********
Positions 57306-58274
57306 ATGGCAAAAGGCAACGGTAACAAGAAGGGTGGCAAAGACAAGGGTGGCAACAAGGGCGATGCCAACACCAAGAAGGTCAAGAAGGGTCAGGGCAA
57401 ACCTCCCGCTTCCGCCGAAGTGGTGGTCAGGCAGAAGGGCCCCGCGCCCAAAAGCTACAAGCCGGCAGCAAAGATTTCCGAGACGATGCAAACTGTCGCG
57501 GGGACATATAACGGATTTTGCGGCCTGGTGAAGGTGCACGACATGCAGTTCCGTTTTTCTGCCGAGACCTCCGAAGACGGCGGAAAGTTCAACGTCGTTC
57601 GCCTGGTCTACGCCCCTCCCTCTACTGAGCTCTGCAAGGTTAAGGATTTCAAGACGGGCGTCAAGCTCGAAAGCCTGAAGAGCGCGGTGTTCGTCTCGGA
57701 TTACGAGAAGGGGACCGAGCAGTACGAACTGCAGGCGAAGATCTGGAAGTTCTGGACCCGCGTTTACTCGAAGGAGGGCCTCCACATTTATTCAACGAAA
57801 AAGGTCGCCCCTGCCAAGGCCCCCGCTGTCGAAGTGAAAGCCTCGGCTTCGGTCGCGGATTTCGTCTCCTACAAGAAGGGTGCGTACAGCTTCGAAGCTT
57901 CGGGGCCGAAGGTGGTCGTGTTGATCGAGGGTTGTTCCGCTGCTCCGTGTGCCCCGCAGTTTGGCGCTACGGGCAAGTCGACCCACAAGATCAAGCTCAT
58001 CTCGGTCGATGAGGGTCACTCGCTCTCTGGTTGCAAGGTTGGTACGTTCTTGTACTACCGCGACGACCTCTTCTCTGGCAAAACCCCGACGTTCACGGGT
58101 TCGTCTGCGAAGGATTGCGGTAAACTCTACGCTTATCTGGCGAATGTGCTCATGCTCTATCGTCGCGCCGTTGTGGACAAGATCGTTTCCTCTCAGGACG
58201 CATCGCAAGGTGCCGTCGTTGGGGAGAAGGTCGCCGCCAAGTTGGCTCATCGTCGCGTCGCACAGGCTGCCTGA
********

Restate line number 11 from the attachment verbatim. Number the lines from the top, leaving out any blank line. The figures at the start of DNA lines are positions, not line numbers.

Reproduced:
58201 CATCGCAAGGTGCCGTCGTTGGGGAGAAGGTCGCCGCCAAGTTGGCTCATCGTCGCGTCGCACAGGCTGCCTGA